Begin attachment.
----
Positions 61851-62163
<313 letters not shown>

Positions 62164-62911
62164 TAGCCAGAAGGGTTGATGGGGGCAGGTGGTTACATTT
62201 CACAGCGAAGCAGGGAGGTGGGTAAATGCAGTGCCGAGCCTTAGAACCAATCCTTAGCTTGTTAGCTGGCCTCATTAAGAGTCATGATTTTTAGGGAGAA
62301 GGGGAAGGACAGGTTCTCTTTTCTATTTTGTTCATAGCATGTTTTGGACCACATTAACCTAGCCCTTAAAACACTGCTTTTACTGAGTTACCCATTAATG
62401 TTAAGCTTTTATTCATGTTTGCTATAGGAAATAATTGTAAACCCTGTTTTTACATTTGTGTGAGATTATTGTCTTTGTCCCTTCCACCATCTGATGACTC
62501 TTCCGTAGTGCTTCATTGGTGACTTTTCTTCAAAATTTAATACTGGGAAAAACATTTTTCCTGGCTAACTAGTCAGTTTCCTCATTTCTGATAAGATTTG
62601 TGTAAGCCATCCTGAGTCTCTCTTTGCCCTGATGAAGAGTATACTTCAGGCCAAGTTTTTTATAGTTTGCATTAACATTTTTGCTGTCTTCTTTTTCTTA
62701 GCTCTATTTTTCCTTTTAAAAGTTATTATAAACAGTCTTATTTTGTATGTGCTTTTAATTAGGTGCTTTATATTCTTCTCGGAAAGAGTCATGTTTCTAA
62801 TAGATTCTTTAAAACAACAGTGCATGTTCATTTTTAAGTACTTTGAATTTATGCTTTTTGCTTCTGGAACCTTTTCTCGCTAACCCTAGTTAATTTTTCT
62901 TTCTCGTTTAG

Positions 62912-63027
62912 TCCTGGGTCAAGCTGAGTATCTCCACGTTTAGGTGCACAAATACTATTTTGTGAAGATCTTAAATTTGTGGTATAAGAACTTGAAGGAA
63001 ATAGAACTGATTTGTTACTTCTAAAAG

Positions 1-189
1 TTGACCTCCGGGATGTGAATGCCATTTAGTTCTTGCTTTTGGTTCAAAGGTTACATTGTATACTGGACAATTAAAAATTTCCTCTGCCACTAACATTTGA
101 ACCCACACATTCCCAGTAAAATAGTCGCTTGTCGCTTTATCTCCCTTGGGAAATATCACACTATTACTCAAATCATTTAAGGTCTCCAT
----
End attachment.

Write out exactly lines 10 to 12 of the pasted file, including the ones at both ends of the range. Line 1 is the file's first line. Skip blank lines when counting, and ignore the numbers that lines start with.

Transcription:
62701 GCTCTATTTTTCCTTTTAAAAGTTATTATAAACAGTCTTATTTTGTATGTGCTTTTAATTAGGTGCTTTATATTCTTCTCGGAAAGAGTCATGTTTCTAA
62801 TAGATTCTTTAAAACAACAGTGCATGTTCATTTTTAAGTACTTTGAATTTATGCTTTTTGCTTCTGGAACCTTTTCTCGCTAACCCTAGTTAATTTTTCT
62901 TTCTCGTTTAG